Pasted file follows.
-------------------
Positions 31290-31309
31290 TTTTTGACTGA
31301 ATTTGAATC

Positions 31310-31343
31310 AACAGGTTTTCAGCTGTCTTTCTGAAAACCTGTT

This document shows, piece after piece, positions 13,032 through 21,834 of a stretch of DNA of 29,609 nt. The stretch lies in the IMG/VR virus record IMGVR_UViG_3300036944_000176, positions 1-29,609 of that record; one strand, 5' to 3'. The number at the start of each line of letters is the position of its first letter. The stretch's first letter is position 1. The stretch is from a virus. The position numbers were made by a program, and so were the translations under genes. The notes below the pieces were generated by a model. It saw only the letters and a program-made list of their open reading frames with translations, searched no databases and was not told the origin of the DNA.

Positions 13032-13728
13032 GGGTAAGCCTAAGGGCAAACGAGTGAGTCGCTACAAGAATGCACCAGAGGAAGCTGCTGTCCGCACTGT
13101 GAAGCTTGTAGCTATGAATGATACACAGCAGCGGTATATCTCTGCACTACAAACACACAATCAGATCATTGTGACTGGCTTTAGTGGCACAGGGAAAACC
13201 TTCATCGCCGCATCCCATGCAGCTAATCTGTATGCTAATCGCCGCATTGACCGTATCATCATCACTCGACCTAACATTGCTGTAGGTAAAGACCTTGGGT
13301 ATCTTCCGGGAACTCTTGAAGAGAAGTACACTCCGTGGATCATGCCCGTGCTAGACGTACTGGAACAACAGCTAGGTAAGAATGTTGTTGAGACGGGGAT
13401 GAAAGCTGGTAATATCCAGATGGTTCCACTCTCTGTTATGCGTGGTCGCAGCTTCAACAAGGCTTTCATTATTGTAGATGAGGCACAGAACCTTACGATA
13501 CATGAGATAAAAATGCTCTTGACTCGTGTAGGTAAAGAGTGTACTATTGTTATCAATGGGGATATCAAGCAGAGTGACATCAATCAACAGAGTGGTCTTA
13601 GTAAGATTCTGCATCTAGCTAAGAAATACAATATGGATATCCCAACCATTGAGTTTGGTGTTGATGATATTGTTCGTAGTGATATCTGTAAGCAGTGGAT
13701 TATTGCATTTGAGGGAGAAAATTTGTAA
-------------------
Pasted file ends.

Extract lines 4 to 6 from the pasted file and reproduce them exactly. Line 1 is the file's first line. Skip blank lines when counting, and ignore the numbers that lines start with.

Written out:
Positions 31310-31343
31310 AACAGGTTTTCAGCTGTCTTTCTGAAAACCTGTT

This document shows, piece after piece, positions 13,032 through 21,834 of a stretch of DNA of 29,609 nt. The stretch lies in the IMG/VR virus record IMGVR_UViG_3300036944_000176, positions 1-29,609 of that record; one strand, 5' to 3'. The number at the start of each line of letters is the position of its first letter. The stretch's first letter is position 1. The stretch is from a virus. The position numbers were made by a program, and so were the translations under genes. The notes below the pieces were generated by a model. It saw only the letters and a program-made list of their open reading frames with translations, searched no databases and was not told the origin of the DNA.